“Has [your wife] ever made you call her Ma'am or such in public?” she asked a male Spousechatter. “I want to do that to Mr. Lynda during our [honeymoon] cruise so that everyone will know who the boss is at our house… As you know, it is often necessary for a woman to humiliate her man so he is reminded of who is in charge.”
She did exactly that, as she later recounts:
“On our honeymoon, we had some ‘antique’ pictures taken. In olden times, you could tell that the man was in charge because he was always seated. His wife stood behind or beside him. My husband and I reversed it. I sat and he stood. It is a subtle thing, but, it was not missed on us and some of our friends.
"Secondly, we took a busy and full bus into a resort town off the cruise ship. I made him sit. As head of the family, I must protect him and his honor. This reversal was noticed by several people. Finally, all reservations are made in my name and I produce the credit card. This is not so unusual because women carry purses. However, several hosts remarked on the reservation being made in my name. My husband was only too happy to inform them that I was head of the family, the breadwinner, and that he had taken my name in marriage. I do not know what they thought or said behind our backs, but they all treated us with respect and said our decision was cool.”
Some additional glimpses into Ms. and Mr. Lynda’s domestic arrangements:
“I do not lift a finger at home. I lounge around while Mr. Lynda does all the work. For the fun of it, I have had him serve me while he was completely naked. He is so handsome. A naked man can be a real turn-on. I love to see him grovel before me, kiss my feet and other parts of my body. It makes me feel so powerful.”
“I never want to hurt or abuse him, but, I do enjoy letting other people know that I am the boss. Is it wrong to want people to know that Mr. Lynda took my name in marriage? Of all the lovely things Mr. Lynda has done for me, this is the greatest because it tells the world that he sees me as the head.”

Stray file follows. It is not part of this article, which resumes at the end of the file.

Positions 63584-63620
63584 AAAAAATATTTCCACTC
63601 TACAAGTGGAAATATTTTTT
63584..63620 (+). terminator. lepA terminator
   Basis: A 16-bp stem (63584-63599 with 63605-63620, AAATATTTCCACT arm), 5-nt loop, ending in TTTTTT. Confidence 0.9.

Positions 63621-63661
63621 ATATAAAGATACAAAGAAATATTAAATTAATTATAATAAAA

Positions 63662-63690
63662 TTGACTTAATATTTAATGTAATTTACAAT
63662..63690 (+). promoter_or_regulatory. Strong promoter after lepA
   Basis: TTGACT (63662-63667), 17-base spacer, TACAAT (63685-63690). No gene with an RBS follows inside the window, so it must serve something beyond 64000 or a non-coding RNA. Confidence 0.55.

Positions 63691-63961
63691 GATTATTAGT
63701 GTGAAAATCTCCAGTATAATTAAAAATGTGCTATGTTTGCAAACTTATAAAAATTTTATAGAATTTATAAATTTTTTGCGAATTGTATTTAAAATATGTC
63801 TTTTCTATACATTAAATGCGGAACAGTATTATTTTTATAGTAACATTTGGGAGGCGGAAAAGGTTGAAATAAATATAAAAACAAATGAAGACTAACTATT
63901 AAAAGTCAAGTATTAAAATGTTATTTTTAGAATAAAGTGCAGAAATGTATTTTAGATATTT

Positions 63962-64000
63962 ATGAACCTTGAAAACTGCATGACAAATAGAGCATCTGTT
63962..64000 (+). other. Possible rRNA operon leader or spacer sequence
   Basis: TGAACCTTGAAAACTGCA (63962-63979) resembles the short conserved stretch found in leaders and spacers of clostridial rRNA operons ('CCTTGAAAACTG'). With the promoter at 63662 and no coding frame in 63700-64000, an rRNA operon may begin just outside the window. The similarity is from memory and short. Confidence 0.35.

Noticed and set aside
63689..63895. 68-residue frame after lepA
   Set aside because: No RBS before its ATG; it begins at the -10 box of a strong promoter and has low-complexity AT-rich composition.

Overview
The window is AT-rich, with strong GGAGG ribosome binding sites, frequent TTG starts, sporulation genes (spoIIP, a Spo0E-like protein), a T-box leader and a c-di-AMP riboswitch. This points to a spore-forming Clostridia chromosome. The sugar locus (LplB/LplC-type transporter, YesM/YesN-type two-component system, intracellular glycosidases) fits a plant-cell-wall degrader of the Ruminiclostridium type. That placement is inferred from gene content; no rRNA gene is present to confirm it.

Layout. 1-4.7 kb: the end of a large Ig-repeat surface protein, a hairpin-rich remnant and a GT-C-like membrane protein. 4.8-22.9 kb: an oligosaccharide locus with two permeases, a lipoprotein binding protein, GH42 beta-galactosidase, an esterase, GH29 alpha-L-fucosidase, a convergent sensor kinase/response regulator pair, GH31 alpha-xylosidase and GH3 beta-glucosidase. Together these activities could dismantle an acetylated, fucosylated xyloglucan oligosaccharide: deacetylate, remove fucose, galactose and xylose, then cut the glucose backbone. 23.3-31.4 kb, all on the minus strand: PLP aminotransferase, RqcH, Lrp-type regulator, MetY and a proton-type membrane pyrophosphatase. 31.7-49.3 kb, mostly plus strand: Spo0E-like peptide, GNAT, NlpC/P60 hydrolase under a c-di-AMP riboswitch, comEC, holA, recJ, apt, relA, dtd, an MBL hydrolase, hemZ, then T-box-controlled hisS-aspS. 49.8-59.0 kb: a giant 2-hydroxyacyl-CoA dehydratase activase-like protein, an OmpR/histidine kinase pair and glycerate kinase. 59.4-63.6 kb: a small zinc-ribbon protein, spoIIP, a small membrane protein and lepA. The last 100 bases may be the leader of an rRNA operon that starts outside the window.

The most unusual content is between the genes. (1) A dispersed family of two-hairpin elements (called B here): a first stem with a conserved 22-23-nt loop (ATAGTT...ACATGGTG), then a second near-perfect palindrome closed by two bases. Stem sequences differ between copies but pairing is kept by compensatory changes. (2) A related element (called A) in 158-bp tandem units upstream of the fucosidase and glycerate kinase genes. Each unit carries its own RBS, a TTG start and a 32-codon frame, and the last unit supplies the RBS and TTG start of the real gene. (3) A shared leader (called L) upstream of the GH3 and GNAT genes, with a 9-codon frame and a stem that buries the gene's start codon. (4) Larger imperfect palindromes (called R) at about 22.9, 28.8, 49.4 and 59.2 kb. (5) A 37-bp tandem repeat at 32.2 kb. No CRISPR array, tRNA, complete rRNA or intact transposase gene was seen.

She counseled “Charles,” who described his own matriarchal marriage, to change his name to “Mr. Lisa,” then (with Ms. Lisa’s permission, of course) to order stationery reflecting the change:, “Ms. and Mr. Lisa Lastname.” Which he promptly did.
“I always love when my boyfriend does something that makes a very public statement of his subservience to me. I love to walk with him when he is wearing one of his matriarchal t-shirts. He has one that says, ‘I Belong to Her,’ and another that says, ‘Don't ask me. She's the Boss.’”
“It would be a real learning experience for men to have to live in a woman's world for just a few hours. It might truly change some minds if men had to identify themselves only by their wife's name (‘This is Mr. Susan Brown’).”
“My husband will be allowed to keep his masculine name forever. However, I do intend to always address him as Mr. Lynda in public. Someone must begin to set some new standards.”
A playful, fun-loving vixen, Ms. Lynda. Also a true believer and passionate advocate, who never backed down an inch from her strong views. As she signed one of her postings, in all caps like waving a banner at the barricades, “LONG LIVE THE SISTERHOOD OF WOMEN IN CHARGE!”
My question is, How is it with you? Does it seem jarring and discordant when you see husbands acting like it was 1955? Or wives deferring to them, or putting up with secondary status? Like me, are you slightly taken aback when you hear a wife respond to an invitation with “Of course, I’ll have to ask Bob.” On the other hand, my response of “I’ll have to ask my wife” is taken for granted. So much so, in fact, that friends rarely ask my consent or opinion; they know to bypass me and ask her. And they know that her powers are plenipotentiary powers, that she never has to say, “I’ll check with Mark first.”
Anyway, this is the blessed matriarchal universe that I inhabit, which completely encompasses my thoughts and feelings, hopes and dreams, and She is the radiant and powerful sun around whom I and the kids orbit, day and night. And I wouldn’t have it any other way.